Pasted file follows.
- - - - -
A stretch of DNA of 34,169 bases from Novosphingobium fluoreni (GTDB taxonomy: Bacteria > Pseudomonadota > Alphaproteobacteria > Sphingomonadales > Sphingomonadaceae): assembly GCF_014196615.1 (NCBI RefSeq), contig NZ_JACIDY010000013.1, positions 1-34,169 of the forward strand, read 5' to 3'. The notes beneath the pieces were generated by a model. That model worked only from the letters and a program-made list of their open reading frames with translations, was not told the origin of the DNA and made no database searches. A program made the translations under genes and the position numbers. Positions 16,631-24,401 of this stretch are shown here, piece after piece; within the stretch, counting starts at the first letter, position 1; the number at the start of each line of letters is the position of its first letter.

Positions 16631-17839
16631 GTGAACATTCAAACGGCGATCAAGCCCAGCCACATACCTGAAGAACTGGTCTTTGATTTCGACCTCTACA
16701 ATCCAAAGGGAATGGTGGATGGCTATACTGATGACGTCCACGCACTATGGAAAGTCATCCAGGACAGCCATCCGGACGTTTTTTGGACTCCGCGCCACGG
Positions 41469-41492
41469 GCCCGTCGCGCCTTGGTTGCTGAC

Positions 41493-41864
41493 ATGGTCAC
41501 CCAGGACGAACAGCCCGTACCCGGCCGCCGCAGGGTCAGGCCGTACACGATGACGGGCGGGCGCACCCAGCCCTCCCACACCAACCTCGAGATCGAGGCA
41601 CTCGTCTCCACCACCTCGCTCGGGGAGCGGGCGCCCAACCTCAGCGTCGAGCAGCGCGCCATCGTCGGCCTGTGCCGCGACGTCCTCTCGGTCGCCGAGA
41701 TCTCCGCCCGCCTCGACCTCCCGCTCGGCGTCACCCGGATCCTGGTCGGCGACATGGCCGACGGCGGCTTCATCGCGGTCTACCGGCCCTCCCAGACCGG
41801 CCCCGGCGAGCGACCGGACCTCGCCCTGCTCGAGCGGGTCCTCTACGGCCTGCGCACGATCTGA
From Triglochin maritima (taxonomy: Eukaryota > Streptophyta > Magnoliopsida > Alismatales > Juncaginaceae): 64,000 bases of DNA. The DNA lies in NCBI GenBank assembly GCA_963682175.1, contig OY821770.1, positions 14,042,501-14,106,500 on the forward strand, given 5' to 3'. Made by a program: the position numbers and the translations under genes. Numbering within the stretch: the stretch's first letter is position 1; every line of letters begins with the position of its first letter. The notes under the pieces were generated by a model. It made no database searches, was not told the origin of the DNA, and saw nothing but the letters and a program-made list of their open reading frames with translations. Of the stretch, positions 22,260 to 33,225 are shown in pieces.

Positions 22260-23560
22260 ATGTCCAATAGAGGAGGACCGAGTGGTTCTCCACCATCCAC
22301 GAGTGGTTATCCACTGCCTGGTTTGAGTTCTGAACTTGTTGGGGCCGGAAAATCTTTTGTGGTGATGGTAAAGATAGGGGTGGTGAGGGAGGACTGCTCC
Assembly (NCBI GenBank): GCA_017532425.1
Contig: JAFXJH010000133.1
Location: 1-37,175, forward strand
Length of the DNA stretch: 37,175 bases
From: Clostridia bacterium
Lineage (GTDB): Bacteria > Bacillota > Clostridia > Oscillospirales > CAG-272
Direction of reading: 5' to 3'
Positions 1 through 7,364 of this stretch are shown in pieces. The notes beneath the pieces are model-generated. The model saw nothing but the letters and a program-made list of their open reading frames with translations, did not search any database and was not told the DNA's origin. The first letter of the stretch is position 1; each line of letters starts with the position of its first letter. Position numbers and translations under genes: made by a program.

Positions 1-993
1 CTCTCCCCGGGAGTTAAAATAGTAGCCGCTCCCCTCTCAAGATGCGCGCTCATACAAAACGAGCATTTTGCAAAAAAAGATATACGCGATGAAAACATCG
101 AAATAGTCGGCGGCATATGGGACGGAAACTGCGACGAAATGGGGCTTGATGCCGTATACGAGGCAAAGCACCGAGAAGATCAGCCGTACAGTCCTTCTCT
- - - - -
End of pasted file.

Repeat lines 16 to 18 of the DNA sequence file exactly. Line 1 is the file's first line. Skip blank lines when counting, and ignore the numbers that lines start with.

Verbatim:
22301 GAGTGGTTATCCACTGCCTGGTTTGAGTTCTGAACTTGTTGGGGCCGGAAAATCTTTTGTGGTGATGGTAAAGATAGGGGTGGTGAGGGAGGACTGCTCC
Assembly (NCBI GenBank): GCA_017532425.1
Contig: JAFXJH010000133.1